I was probably 13 or 14 when I discovered Ed Banger. I was listening to a lot of Uffie records and I thought she was really cool. She’s a really strong female and I kind of model myself after people like that. Also, she had this punk energy which I really liked, and the way she rapped was really cool. Something about her reminded me of “Rapture” by Blondie, like a total white girl who can’t really rap, but it sounded really dope. I like to make my music really talky and slow, like I’m a little sedated when I do my rap stuff, and she was the first to inspire me to experiment with that kind of stuff.

On rising to the challenge of the female pop star:

A lot of my music is about heartbreak, and telling a guy to fuck off, and being strong but “Stay Away” is about wanting someone so bad and being a helpless female involved in sexual domination and not really understanding what’s going on. I don’t want to put out a political message in any of my songs but it’s really important to me as a performer, and as someone who is really interested in fashion, to be a strong female role model. I don’t want to be walking around in a sexy shirt with my ass out. I’d rather be sexy in some crazy grunge Disney shirt.

On the inspiration for her style:

I look up to film characters like Wednesday Adams, Helena Bonham Carter in Fight Club, or Kirsten Dunst in Drop Dead Gorgeous. My style is a mix of film characters and a club kid, but there isn’t specific pop star I look up to apart from the Spice Girls. I think they have the best sense of style.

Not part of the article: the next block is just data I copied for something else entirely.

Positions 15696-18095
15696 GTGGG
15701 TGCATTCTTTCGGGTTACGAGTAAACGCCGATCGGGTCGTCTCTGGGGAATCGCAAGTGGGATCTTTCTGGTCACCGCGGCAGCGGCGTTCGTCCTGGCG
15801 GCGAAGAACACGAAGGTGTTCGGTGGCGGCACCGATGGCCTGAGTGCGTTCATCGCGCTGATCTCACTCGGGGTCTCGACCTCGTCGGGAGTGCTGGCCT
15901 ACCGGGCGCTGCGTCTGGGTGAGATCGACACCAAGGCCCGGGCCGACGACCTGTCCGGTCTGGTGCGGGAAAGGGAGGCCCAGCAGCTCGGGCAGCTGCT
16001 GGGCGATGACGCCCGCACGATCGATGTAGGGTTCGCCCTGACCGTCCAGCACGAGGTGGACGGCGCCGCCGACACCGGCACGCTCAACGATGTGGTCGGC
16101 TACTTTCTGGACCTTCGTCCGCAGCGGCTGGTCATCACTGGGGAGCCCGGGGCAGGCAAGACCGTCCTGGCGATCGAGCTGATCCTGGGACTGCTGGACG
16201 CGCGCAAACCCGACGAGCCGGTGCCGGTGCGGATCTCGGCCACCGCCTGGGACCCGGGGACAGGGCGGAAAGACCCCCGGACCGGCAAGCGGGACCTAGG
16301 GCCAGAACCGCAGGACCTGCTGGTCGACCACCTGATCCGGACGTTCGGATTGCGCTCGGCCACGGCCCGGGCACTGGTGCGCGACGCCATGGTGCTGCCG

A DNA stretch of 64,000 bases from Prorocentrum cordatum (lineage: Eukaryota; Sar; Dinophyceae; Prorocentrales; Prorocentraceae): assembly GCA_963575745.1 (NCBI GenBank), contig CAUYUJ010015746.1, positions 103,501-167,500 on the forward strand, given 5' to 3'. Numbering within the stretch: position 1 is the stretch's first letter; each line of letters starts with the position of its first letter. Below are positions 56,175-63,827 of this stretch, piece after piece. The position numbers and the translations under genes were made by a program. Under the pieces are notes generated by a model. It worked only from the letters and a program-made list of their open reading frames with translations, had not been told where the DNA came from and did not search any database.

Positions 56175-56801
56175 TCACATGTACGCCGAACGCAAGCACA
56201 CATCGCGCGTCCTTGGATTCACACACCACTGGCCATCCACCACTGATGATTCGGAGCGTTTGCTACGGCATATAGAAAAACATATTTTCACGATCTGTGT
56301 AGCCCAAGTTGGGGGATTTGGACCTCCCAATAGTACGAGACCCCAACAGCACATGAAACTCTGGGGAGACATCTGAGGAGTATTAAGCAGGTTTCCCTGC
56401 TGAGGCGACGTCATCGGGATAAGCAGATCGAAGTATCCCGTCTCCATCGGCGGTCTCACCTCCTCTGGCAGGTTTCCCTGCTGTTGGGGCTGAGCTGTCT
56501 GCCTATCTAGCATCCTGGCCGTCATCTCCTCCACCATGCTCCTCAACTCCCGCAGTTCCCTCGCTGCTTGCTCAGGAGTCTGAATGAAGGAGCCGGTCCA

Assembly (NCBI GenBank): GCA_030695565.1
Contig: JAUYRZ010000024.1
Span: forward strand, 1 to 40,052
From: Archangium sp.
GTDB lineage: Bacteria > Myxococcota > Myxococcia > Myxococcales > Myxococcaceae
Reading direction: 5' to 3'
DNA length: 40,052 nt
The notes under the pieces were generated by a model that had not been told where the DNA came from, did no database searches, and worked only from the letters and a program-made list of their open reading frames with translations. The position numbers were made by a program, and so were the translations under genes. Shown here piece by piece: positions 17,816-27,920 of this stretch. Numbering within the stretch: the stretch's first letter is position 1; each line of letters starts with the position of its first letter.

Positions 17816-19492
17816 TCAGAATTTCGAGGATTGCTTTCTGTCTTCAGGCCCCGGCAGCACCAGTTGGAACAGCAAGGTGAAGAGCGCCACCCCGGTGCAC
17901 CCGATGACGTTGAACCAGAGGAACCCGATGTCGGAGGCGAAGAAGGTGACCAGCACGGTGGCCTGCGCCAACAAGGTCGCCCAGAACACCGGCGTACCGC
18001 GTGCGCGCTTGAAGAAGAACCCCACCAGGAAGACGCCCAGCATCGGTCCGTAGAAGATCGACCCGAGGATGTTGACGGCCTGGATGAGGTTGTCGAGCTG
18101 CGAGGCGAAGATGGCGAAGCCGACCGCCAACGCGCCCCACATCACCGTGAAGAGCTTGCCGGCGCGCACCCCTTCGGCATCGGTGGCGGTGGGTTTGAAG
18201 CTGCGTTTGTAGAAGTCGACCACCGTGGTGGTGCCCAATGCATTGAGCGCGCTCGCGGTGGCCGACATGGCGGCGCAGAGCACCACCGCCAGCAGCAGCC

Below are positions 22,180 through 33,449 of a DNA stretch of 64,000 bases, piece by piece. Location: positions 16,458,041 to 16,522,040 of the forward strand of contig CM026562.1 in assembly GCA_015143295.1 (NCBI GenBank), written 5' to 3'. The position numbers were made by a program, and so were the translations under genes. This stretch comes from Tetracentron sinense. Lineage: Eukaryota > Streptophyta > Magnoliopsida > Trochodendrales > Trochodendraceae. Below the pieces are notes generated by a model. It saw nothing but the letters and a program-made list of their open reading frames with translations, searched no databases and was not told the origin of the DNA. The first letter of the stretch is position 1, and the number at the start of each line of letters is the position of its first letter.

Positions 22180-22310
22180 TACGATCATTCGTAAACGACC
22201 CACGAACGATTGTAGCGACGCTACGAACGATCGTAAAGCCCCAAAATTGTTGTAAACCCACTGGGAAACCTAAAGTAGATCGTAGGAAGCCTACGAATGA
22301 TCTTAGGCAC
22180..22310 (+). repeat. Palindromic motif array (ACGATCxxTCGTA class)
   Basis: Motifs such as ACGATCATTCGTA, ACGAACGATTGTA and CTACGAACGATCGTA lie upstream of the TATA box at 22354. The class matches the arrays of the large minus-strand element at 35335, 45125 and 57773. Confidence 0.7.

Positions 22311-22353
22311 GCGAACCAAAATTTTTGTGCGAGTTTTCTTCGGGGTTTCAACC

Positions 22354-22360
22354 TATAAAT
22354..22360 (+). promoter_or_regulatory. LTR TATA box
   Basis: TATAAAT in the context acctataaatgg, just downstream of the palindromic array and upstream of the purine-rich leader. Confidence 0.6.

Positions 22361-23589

On hoping to one day cross over into the fashion world:

I think Vivienne Westwood is so cool, and I love where she comes from. Her clothes are amazing, the tailoring is amazing, and she’s punk at heart. But it would always be amazing to do something with someone like Chanel. I find Karl Lagerfeld weirdly sexy. So maybe I could get a little hookup there and I could be his straight wife.

On her hasty writing style:

I like kind of banging out songs and then having them be done. I don’t have an attention span for revisiting stuff. I don’t really have a writing process. I kind of write whenever, wherever. Sometimes it will be a lyric, sometimes a melody, sometimes I’ll come up with a whole track. There’s no set way. I wrote “Stay Away” in two hours with Ariel before I had to get on a plane, which is fucking cool.

On her involvement with the zine Shut Your Pretty Mouth:

It was started by myself and a couple other people and we wanted it to be about upcoming female musicians and photographers and we had a DJ night where we got them all to come and play. It was female-inspired, led by females, and we wanted it to be a platform for new girls to do their thing. We did 30 issues and we interviewed people like Grimes, Little Boots, Skylar Grey.

On belonging to a new generation of female pop stars:

I don’t want to sound cocky but I think girls like Grimes and Skylar and Azealia Banks are pretty fucking rad, and I’m on their level. We’re all pretty powerful females and we’ve all got our own styles. Hopefully people like us will be able to shake pop music into something cool again.

Even though pop music is great, some people are still a bit embarrassed to say that they like it so it will be really great if we can change peoples’ perception of it. At the moment, music is getting better and better and I think something really interesting is about to happen in female pop music. We’re all about the same age, coming up at the same time.